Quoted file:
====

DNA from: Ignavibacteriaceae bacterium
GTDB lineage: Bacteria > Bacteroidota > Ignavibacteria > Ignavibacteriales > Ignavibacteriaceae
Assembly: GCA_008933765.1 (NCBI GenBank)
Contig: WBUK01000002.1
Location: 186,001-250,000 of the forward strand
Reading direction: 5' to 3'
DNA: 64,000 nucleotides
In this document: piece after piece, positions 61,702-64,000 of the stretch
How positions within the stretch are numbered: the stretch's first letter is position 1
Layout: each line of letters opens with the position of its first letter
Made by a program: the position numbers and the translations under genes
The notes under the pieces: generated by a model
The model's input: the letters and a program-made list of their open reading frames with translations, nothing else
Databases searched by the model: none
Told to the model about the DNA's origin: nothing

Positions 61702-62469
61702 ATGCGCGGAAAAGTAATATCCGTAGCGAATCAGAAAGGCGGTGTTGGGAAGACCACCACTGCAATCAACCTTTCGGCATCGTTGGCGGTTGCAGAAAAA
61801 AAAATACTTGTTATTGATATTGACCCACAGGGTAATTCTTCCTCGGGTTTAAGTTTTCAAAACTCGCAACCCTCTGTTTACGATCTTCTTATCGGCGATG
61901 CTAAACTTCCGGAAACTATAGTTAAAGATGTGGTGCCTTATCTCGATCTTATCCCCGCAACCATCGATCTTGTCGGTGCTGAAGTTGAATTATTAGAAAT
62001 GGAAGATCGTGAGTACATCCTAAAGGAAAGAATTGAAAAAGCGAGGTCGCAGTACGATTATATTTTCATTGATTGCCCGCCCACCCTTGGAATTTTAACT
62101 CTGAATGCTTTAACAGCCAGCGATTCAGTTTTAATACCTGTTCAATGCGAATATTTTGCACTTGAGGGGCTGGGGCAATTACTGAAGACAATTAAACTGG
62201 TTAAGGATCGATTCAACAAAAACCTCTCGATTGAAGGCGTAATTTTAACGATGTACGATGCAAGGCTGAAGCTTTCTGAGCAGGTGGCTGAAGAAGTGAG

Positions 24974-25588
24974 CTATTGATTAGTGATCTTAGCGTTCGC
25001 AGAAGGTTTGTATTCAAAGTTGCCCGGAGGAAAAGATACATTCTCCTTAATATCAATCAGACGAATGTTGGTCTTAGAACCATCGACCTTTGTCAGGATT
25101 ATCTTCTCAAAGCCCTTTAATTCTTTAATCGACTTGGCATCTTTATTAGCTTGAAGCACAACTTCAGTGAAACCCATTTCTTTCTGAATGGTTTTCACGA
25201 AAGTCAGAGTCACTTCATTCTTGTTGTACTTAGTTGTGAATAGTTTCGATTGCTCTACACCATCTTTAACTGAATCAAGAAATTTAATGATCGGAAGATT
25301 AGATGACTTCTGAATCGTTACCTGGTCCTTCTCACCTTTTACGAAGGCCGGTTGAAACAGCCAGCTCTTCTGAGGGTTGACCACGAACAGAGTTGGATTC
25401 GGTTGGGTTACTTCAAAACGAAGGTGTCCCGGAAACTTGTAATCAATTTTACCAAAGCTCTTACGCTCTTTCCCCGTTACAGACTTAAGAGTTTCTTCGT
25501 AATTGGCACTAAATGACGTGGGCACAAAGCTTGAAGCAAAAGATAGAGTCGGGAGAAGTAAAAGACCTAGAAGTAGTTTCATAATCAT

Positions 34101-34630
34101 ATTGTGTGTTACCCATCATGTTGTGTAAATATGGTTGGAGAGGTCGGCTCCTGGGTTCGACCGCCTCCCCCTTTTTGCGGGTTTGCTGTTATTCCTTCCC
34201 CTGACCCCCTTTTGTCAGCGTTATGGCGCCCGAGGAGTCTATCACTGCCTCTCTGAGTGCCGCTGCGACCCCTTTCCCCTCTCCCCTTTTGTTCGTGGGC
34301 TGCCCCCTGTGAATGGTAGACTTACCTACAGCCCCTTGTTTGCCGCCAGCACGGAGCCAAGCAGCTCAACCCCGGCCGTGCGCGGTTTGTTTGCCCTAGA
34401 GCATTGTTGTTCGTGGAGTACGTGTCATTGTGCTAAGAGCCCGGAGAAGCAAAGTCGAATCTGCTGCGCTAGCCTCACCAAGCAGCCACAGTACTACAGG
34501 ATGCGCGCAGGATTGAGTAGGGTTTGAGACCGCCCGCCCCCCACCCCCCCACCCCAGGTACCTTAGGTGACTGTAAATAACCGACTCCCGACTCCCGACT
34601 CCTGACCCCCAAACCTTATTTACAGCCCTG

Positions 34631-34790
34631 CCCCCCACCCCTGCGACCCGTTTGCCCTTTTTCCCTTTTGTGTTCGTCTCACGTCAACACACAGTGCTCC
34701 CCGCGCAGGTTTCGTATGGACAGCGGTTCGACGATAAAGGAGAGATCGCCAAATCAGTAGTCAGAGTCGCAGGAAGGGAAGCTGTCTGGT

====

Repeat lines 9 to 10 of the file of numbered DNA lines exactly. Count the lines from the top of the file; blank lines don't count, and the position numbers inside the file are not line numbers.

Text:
How positions within the stretch are numbered: the stretch's first letter is position 1
Layout: each line of letters opens with the position of its first letter